It turns out that giving something away for free has turned into a big money opportunity for the Atlanta-based company School programs.
The cybersecurity education platform released a free version of its plan last November as a way to give back to the community and raise awareness of security issues.
“The moment we launched, we were approached by several strategic inbounds, as well as VCs, private equity and everything in between,” CEO Nick Santora said Hippopotamus.
This eventually opened up a conversation with Hunterbased in Maryland focused on SMBs managed security platform that has helped over 68,000 businesses with their cybersecurity needs.
Huntress announced today that it has acquired Curricula for $22 million.
That’s an impressive number for a company that was launched in its first five years and collected a $3 million Series A at the beginning of 2020 The timing of the deal is also something to note. M&A deals are down nearly 26% year-on-year as companies prepare for an uncertain second half of 2022, according to a recent Reuters analysis.
But Santora said the time was ultimately right to open a new chapter in Curricula’s growth story.
“There were a lot of people looking at us. But in the end, when we sat down and aligned the ideals and cultures and values and where we wanted to take the company…we found that it was more than perfect [for Curricula]Santora added. “We have a somewhat combined customer base. [Huntress] is there to protect against endpoint threats and attacks, and we’re designed to help the actual employees using those endpoints. We think that together these two products complement each other so well that it’s almost like 1 + 1 = 100.”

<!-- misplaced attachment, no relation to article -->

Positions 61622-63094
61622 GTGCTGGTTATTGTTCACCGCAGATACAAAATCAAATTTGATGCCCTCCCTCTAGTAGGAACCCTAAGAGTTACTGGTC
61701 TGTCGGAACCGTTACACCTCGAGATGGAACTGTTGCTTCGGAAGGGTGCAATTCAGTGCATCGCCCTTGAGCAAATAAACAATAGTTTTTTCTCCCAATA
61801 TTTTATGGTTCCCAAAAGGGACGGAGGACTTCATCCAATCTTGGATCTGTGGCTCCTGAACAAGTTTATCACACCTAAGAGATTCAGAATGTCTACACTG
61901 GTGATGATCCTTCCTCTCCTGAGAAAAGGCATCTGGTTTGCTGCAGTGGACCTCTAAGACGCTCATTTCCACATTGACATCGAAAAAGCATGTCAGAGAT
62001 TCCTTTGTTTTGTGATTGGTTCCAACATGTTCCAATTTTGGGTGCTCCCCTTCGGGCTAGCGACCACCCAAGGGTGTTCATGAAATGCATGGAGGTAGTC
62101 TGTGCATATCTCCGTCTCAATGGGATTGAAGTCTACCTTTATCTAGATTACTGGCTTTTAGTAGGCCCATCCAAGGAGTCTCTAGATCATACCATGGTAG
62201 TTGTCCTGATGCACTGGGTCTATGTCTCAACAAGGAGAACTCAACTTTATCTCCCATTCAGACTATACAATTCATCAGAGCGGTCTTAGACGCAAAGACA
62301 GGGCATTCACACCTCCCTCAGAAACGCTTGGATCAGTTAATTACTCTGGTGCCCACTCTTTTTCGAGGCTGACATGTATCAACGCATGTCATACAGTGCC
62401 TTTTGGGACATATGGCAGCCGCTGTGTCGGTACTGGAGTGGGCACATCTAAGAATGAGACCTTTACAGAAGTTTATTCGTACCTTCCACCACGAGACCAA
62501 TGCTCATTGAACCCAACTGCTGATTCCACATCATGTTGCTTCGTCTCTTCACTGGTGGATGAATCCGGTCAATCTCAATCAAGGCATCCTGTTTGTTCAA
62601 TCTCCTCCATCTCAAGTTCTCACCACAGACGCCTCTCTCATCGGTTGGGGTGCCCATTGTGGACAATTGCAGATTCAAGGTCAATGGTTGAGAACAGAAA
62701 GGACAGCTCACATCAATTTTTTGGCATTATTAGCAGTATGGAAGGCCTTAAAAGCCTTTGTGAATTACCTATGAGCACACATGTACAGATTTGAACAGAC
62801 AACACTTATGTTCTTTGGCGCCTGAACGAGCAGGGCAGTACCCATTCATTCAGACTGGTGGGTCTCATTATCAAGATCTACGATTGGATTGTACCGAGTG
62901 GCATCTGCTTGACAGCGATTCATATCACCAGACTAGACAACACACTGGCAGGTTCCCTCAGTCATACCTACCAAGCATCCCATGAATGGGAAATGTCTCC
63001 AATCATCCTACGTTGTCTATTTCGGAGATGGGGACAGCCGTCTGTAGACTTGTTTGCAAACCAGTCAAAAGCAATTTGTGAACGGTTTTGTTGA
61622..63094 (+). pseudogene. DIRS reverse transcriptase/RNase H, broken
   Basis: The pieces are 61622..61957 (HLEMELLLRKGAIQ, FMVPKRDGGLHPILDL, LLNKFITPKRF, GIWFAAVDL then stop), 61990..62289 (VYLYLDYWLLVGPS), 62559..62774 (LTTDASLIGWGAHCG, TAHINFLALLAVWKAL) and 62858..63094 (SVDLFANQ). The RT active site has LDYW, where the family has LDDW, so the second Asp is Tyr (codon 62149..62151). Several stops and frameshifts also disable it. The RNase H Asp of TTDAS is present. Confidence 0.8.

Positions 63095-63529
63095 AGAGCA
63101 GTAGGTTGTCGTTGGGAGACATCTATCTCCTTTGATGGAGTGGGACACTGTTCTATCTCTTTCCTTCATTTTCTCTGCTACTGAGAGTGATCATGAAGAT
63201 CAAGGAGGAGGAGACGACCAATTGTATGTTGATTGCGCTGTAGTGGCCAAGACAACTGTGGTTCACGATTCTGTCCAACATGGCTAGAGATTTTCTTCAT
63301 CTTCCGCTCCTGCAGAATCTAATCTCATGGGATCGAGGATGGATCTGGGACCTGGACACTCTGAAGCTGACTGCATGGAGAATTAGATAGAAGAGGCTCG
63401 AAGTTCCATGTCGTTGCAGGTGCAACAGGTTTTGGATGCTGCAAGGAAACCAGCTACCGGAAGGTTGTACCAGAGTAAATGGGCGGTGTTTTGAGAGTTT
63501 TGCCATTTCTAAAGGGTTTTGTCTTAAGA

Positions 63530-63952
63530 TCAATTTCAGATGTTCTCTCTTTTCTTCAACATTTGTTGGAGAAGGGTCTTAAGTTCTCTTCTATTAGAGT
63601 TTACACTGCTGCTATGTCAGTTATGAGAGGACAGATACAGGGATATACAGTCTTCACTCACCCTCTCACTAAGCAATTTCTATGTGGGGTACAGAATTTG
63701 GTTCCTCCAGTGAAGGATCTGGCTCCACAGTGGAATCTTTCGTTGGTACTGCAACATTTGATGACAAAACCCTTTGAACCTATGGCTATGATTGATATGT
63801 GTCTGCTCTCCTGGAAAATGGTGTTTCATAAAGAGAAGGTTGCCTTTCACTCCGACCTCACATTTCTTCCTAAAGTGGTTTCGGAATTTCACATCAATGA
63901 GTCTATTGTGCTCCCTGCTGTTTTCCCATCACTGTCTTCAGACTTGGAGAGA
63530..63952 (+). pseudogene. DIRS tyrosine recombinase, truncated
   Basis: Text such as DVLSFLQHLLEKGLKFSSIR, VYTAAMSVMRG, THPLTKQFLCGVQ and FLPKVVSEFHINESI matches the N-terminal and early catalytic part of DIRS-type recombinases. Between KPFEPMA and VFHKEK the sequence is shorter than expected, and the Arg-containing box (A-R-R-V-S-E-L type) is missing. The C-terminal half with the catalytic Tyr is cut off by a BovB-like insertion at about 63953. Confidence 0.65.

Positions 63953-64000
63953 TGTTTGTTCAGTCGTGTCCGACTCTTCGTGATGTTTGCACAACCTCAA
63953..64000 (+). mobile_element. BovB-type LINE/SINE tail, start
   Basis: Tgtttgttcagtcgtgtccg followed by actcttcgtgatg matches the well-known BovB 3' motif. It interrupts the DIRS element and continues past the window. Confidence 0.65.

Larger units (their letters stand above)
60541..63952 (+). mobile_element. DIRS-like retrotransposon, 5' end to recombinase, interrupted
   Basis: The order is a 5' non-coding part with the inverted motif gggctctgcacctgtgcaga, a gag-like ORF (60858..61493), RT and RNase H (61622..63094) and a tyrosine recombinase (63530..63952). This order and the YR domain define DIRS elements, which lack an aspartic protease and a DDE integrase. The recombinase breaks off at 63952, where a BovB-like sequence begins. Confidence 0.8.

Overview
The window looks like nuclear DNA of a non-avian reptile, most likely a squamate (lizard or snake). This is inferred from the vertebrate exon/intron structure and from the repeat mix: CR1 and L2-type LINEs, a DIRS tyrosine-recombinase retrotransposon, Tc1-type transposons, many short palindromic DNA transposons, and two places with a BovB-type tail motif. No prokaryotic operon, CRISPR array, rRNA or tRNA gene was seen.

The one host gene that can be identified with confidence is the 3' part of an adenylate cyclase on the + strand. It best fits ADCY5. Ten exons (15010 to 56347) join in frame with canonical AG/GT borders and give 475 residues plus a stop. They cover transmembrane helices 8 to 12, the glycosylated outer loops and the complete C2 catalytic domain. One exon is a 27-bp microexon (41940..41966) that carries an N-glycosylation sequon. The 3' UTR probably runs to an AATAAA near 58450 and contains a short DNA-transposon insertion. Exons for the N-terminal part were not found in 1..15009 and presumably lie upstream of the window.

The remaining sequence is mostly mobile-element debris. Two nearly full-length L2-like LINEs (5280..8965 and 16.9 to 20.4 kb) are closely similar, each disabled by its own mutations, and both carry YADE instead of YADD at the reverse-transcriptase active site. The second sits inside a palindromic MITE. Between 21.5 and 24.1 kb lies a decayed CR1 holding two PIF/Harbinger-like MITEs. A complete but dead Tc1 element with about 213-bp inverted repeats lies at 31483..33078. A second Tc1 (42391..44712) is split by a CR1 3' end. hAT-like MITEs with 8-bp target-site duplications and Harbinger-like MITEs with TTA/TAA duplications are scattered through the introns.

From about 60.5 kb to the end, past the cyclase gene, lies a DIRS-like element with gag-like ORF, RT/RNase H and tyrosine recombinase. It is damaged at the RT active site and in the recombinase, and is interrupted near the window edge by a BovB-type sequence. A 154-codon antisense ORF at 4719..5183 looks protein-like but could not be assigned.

LESSONS LEARNED FROM THE CURRICULUM
Curriculums were launched for the first five years before joining forces with small private equity firm RCP Equity for its Series A. Santora added in a blog post that he had to take out personal loans and make other huge personal sacrifices to support the academic programs.
Along the way, Curricula has created its own animated world to help explain the difficult and ever-changing world of cybersecurity to businesses of all sizes. DeeDee, a 5-year-old hacker villain, became the face of the brand and helped make security education more fun and easy.
Along with creating a new cast of animated characters, Santora built a team of nearly 20 people, according to LinkedIn.
Santora said the Curricula team, including the founders, will remain on board as they “grow” after the acquisition.
“It was probably the biggest challenge of my life to take a company from absolutely nothing to where it is today,” Santora said. When asked what was most important about building the startup, he said it was “putting together a team of people who probably would never have been together.”
Curricula is headquartered in Atlanta Tech Village with employees working remotely across the country.
“We weren’t the biggest name on the radar. We basically started and worked very hard to get to where we are and stayed under the radar on purpose,” Santora added.
Santora now gives free advice to other founders looking to scale their idea.
“It’s not about idolizing fundraising circles as the only form of success there is. It’s just a milestone to achieve. We think there are many opportunities for startups to partner with organizations that are on the rocket ship… and together they can look for opportunities to combine products, vision, teams or missions to make something bigger than themselves. “